In the West Port Murders case it was alleged that Burke and Hare not only robbed graves but also hastened the deaths of the unfortunates who provided the cadavers. We have our suspicions right from the start that Gray may well be doing the same thing. Dr MacFarlane certainly has very strong suspicions but he dare not voice them. For one thing he himself could well be implicated in any investigation. Secondly, he wants those cadavers for his students. And finally, it is clear that Gray has some sort of hold over him.

MacFarlane’s new assistant, Donald Fettes (Russell Wade), wants to give up studying medicine entirely when he discovers Gray’s activities. He is persuaded not to do so by MacFarlane. MacFarlane argues that the benefits for society (more and better trained doctors) outweighs the evils of grave-robbing and possible murder. To what extent both MacFarlane and Fettes have really convinced themselves of this we are not really sure but the internal moral dilemmas faced by both men provide much of the movie’s impetus.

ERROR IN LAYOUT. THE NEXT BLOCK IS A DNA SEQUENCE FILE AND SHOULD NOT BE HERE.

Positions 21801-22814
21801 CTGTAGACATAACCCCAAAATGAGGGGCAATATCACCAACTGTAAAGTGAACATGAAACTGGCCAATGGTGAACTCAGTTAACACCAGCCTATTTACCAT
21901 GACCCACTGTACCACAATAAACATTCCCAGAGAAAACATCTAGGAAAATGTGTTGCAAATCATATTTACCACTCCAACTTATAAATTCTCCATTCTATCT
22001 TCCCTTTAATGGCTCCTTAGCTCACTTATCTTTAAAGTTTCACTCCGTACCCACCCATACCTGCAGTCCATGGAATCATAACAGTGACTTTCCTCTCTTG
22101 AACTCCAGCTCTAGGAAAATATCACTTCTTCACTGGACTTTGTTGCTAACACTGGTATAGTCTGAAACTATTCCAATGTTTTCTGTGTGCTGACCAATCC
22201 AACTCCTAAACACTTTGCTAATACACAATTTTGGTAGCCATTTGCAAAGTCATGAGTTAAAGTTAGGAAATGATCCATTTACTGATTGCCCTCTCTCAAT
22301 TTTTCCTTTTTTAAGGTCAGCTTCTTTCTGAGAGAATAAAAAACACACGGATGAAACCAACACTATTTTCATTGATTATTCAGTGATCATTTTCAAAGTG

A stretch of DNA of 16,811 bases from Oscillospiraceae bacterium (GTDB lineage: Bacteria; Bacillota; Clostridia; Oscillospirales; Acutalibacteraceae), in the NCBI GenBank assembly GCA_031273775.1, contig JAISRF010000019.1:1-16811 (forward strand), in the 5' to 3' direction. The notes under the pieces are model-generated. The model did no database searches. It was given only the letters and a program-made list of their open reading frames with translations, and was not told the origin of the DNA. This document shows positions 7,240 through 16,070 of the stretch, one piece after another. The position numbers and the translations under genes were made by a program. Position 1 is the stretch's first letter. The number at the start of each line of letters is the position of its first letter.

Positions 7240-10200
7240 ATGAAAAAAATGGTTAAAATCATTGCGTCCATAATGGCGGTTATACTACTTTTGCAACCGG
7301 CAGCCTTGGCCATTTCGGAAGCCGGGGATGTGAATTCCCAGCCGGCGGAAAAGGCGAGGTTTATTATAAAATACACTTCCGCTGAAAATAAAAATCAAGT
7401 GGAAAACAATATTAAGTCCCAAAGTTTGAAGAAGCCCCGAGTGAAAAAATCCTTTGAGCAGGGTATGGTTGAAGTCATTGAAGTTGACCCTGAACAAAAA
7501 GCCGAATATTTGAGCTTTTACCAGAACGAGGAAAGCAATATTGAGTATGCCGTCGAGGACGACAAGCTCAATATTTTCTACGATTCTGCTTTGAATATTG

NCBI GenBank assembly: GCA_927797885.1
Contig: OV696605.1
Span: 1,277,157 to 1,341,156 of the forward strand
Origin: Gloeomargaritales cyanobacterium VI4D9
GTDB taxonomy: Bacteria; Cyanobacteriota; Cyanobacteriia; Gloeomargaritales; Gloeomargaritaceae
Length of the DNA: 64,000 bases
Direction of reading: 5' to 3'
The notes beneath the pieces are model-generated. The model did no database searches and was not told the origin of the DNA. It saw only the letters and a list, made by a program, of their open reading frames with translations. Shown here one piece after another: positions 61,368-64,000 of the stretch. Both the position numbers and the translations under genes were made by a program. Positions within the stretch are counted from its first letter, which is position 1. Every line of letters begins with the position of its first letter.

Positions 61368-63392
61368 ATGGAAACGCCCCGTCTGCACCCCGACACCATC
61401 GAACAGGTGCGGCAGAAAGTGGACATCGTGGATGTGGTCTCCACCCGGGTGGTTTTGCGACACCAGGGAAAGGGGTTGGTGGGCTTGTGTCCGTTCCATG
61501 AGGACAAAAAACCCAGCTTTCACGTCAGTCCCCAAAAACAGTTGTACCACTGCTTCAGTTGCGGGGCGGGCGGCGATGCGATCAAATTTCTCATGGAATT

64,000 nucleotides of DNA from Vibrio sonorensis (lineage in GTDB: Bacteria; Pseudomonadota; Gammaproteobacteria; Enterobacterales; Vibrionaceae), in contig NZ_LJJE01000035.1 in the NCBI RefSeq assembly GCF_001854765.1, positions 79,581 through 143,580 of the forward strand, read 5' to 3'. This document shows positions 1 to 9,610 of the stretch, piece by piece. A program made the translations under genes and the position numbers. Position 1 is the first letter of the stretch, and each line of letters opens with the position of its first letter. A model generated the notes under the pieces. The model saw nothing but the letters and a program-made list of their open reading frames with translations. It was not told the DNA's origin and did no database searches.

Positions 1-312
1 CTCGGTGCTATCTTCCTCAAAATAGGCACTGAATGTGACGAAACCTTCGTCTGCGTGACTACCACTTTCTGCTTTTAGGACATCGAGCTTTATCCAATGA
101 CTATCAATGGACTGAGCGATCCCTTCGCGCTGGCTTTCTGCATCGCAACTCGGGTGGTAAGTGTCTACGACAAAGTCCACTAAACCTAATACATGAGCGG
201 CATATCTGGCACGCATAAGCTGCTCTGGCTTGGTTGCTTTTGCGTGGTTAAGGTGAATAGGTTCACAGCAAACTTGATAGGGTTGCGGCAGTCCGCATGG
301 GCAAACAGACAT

There’s a sub-plot involving a little girl who needs an operation in order to be able to walk again, and Dr MacFarlane is the only man capable of performing it. This sub-plot could have been merely an excuse to indulge in some cheap sentimentality but it’s used quite cleverly in order to give us a much greater insight into Dr MacFarlane’s very troubled mind.

Lewton was more interested in movies that explored interesting psychological states rather than just horror pictures as such. The basis of his success at RKO was his ability to produce movies that combined both psychology and horror. In The Body Snatcher the real core of the story is the complex and unhealthy relationship between Dr MacFarlane and Gray and the resulting psychological power struggles between the two men.